How will Brexit affect the UK food manufacturing industry?

With a deal now agreed with the EU, UK food manufacturers are facing major changes to the way they operate. Here we outline some of the key issues and changes the industry faces.

Importing and exporting  

One of the key areas Brexit reporting has focused on is the impact it will have on the UK’s imports and exports.

There were concerns that if Brexit talks ended in no deal, imports and exports between the UK and EU would be subject to WTO tariff rates. This was likely to make some UK exports more expensive in the EU market, and vice versa.

For food manufacturers, this may have resulted in squeezed profit margins as a result of EU-imported ingredients becoming more expensive, and a potential loss of profits if their products became less appealing to EU customers as a result of higher prices.

However, the free trade agreement establishes there no tariffs to pay on trade between the UK and EU, where goods meet the relevant rules of origin.

Despite the deal, businesses are currently reporting delays at ports, which are having a knock-on effect for food manufacturers waiting on ingredients. This is thought to be a result of the additional paperwork required. Although these are likely to be “teething problems” that will be resolved long-term as companies get used to the new requirements, it’s expected that the delays will continue for a few months.

Time sensitive fresh food exports such as seafood are the main problem and there are concerns that ports are not sufficiently prepared for the checkpoints required for the import and export of live animals and animal products.

How will Brexit affect the UK food manufacturing industry

What about Northern Ireland?

Northern Ireland is subject to slightly different rules. The UK and EU have agreed that there will be no border checks between Northern Ireland and the Republic of Ireland, and Northern Ireland is still required to follow many of the EU’s rules.

However, there is a new “regulatory” border between Great Britain and Northern Ireland, which means goods moving between them are being checked and commercial goods arriving in Northern Ireland from Great Britain require a customs declaration. There are concerns the added “red tape” will cause potential food shortages in Northern Irish supermarkets.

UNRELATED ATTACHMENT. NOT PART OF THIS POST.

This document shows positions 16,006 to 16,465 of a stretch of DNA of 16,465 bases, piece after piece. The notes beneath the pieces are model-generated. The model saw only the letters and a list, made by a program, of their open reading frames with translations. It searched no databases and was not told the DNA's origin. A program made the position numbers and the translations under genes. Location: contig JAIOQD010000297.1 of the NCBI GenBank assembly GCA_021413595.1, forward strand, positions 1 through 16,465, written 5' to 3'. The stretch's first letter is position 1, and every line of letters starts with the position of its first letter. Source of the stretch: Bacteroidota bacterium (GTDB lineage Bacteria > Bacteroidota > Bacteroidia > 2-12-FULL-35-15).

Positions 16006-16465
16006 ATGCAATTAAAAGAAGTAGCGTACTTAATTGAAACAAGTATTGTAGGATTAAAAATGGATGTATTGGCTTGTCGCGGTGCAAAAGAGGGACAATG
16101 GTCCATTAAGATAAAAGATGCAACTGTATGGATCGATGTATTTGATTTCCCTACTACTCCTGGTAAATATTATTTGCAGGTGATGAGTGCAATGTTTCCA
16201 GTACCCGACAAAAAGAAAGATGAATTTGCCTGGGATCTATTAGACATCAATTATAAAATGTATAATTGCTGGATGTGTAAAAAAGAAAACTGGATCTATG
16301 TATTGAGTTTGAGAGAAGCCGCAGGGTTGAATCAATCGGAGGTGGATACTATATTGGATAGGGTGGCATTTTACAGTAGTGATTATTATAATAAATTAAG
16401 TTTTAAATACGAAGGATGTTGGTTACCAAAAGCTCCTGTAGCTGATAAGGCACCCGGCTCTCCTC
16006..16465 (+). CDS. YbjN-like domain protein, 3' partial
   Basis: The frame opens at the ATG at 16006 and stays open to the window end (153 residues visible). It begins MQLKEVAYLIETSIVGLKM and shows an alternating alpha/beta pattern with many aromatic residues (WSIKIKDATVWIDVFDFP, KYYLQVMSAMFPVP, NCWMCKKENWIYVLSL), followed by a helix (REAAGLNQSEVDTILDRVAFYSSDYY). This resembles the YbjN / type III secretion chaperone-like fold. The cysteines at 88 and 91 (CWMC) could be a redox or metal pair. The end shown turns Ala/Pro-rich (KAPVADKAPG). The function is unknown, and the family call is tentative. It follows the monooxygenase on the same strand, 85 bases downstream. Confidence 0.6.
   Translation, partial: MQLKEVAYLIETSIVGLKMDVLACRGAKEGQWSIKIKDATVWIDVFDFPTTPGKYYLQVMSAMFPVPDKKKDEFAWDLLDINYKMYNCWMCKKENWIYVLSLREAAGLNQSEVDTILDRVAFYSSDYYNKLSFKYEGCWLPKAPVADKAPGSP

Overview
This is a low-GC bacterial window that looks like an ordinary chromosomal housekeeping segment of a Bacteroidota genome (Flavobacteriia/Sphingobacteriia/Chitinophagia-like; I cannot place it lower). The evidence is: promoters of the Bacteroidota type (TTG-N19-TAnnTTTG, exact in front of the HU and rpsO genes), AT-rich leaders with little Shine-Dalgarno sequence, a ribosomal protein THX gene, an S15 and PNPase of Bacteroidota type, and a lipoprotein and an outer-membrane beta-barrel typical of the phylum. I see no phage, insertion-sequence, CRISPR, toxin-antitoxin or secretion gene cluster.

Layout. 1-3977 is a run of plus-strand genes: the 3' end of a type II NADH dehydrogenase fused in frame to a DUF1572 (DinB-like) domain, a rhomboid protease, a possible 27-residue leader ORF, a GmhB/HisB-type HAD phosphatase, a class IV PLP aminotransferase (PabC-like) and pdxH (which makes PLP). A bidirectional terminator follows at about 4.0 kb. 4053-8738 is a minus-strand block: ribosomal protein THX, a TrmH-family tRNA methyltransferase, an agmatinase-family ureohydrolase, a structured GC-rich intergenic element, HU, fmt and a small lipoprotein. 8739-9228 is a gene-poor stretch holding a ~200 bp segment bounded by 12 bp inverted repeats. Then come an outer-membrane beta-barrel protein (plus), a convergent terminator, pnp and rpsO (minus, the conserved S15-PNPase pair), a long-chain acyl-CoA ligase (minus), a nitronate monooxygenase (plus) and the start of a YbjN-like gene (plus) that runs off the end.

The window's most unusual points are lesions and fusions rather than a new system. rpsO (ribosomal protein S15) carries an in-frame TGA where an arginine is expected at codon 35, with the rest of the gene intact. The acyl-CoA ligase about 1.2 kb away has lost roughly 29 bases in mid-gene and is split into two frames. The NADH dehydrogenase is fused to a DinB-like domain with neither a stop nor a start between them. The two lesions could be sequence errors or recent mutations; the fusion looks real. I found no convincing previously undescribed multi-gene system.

There is currently a three-month grace period allowing food retailers to bypass the usual requirements, but Tesco, Sainsbury’s, Asda, Iceland, Co-Op and Marks & Spencer bosses have all warned of major problems when this expires in April.

The pallet problem

It might come as a surprise, but a very real threat to post-Brexit trade is the demand for ISPM15 certified wooden pallets.

Any goods arriving in the EU from non-EU countries must comply with ISPM15 standards. This means they must have undertaken heat treatment and marking to certify they are free from pests and fungus.

As a member of the EU, previously the UK was exempt from this requirement and could use and re-use any pallet. From 1 January, the demand for heat-treated pallets is expected to at least double and there are real concerns that suppliers will be unable to keep up.

There is a temporary rule in place which will allow members of the UK Wood Packaging Material Marking Program and their approved sites to use heat-treated wooden components to repair pallets, rather than requiring pallets to receive total retreatment after repair. This is currently in place until 31 July 2021.

The alternative is to use plastic pallets, which are exempt from ISPM15 rules, however this raises its own questions about the ethics of plastic production and use.

Labour shortages

The UK agricultural sector relies heavily on seasonal migrant workers and there are concerns that the removal of freedom of movement rights will result in labour shortages and increased costs.

We got a flavour of the potential impact this summer, when the global pandemic prevented travel for many of the approximately 70,000 – 80,000 seasonal workers UK farms rely on to pick crops. Farms struggled to recruit UK workers to replace them, despite many being furloughed or unemployed.

Evidence suggests the situation could be even worse under normal circumstances and it’s likely that farmers will be competing with other sectors, such as construction, where wages can be up to 50% higher.

It’s hoped that seasonal labour will be available under a Seasonal Agricultural Workers Scheme (SAWS), however the industry has expressed doubts that it will be sufficient to cover longer picking seasons and will not solve the issue of permanent vacancies which will be hard to fill with UK workers.

Food standards